Flexible Pipes: End Fitting Technolgy

Experience gained at BPP-TECH over recent years in the area of flexible pipe analysis has led to the development of some exciting new capabilities. One of the notable advances this decade is general acceptance in the offshore industry of the increasingly arduous service seen by flexible pipe technology.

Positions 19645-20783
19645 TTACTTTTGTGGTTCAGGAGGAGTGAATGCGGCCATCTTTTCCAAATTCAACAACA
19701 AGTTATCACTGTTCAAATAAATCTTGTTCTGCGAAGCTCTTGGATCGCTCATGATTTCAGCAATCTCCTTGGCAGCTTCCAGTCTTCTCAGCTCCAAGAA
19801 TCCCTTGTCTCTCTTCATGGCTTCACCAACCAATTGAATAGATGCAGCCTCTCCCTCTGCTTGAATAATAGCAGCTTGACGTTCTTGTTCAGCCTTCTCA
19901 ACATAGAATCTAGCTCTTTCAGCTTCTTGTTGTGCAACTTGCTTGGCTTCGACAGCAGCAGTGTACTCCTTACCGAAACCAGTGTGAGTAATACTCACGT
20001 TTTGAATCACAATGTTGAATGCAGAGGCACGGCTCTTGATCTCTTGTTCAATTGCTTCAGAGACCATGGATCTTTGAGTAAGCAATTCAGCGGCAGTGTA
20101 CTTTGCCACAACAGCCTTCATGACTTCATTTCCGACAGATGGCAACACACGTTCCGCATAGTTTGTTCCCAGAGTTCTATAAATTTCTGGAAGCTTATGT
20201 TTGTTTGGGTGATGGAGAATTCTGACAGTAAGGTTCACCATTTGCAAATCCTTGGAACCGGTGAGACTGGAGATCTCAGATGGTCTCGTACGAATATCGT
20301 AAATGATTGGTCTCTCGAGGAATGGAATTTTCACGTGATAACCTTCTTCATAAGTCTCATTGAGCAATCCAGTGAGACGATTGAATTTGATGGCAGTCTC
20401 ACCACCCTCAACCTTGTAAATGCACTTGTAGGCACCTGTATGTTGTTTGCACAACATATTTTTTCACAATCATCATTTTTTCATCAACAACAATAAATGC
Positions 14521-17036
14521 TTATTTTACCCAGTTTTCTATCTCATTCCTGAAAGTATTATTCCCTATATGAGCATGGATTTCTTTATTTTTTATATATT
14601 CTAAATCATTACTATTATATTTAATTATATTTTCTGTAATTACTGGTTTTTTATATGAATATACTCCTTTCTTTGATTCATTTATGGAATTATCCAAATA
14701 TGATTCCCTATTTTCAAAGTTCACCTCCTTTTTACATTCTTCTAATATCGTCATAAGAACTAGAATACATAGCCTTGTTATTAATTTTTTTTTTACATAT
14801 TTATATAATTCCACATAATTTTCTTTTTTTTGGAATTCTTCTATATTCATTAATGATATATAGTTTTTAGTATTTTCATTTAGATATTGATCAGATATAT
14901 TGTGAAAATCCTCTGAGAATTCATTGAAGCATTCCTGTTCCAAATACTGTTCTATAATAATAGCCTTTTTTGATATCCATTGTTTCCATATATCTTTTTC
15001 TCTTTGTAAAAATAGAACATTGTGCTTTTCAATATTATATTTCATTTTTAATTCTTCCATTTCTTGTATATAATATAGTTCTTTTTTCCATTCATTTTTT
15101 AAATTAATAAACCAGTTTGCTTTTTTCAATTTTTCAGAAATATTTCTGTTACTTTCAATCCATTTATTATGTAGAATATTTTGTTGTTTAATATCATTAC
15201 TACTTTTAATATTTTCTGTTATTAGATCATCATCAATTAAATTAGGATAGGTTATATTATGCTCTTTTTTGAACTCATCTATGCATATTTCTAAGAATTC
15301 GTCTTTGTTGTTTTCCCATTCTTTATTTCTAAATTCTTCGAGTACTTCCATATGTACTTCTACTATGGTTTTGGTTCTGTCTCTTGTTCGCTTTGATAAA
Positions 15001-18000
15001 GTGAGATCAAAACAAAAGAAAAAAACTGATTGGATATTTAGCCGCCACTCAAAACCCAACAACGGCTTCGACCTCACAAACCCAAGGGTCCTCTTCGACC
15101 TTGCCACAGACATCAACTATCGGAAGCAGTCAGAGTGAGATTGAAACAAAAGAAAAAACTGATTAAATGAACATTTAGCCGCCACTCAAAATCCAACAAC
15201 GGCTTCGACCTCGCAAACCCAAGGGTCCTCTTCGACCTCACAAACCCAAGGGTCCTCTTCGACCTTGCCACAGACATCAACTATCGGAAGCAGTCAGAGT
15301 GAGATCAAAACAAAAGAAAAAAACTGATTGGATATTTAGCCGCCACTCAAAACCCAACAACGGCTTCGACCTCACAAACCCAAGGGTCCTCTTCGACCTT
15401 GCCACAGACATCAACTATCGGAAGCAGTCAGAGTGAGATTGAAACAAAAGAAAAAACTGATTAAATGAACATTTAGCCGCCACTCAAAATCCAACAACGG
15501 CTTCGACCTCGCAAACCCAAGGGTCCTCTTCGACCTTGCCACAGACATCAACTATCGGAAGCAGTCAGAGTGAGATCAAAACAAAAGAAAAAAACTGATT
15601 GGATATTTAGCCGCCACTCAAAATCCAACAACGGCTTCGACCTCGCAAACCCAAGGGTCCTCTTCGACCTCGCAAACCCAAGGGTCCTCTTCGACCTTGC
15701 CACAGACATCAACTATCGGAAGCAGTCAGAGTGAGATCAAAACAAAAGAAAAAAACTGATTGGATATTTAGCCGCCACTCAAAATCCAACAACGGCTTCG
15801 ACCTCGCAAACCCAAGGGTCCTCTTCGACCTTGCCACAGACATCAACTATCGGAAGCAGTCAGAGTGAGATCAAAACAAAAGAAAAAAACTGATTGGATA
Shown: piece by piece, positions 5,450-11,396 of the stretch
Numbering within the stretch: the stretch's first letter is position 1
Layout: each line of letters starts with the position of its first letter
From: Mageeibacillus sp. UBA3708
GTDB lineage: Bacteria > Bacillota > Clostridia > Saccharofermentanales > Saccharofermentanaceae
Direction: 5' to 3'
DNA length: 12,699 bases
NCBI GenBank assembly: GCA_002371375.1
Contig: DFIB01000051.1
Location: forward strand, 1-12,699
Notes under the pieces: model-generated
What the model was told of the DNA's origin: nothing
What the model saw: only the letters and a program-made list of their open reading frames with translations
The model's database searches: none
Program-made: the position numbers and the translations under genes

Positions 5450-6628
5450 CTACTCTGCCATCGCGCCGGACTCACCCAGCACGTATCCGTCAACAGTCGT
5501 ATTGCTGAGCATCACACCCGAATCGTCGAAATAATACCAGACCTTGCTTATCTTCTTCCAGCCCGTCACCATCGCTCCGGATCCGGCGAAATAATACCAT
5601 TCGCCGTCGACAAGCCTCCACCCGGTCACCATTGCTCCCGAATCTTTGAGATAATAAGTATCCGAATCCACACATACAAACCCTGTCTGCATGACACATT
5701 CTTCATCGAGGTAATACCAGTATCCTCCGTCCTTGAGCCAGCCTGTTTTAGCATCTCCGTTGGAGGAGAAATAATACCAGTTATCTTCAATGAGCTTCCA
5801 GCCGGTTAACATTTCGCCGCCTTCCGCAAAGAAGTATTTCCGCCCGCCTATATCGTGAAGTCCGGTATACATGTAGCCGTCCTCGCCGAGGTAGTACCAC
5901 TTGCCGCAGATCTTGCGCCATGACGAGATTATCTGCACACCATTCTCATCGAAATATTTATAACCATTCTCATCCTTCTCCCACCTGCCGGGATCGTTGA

Experience gained at BPP-TECH over recent years in the area of flexible pipe analysis has led to the development of some exciting new capabilities. One of the notable advances this decade is general acceptance in the offshore industry of the increasingly arduous service seen by flexible pipe technology. The application of flexible risers, entwined with the use of subsea developments, encompassing floating production units, is an area of recent rapid growth. Work has been carried out on an alternative end fitting sealing mechanism, using multiple gasket seal rings as opposed to a crimping seal. The gasket seal ring mechanism is illustrated. The main features are two PTFE gaskets separated by a stainless steel ring. All the rings have a keystone profile that is optimised for seal performance. Tightening the inner casing into the end fitting body energises the seal. It can be seen that the components reacting with the seal forces are the end fitting body and the carcass. The carcass is designed to withstand the radial forces generated by the seal such that it does not collapse. The geometric and material non-linearities inherent in this sealing mechanism require a non-linear finite element analysis (FEA) based solution. Calculations were carried out using the commercial non-linear finite element code ABAQUS. The full model describes a highly complex problem comprised of sixteen different moving parts, twenty-seven different contacting pairs of surfaces and five different materials, three of which may be deformed into the non-linear regime. The correlation obtained from the FE model between inner casing axial displacement, maximum carcass radial displacement, and maximum gasket contact pressure, was thoroughly verified by measurements taken during the assembly of several end fittings. One of the interesting features of the seal mechanism, considered here, is the role played by the radial support of the inner carcass. This support depends on the structural integrity to collapse of the carcass, and this is a particularly relevant concern with deep-water flexible pipe. This phenomenon may be replicated in a finite element model by careful application of boundary conditions. Use of ABAQUS allows 'mode two' buckling response, to be predicted by constructing a detailed mesh with up to ten turns of carcass, each structurally independent, and accurately replicating, the required helical angle and carcass ovality. Due to near-symmetry, only one quarter of the circumference needs to be modelled. The polymer sealing layer was also included as it is required for accurate pressure transmission. The observed sequence of events is very much in line with current understanding of the collapse of ovalised homogenous pipe. A finite element solution has been shown to predict the onset of local plasticity which, when combined with the predicted loss of stiffness, is synonymous with collapse under external pressure. Test results verified the FE predicted value for one particular carcass geometry. With the increasing importance of water depth and temperature, new approaches will be required if successful and reliable production is to be achieved using this technology. The existing gaps in current knowledge are being filled and by targeting the difficult problems, we hope to continue to generate solutions in pace with industry requirements.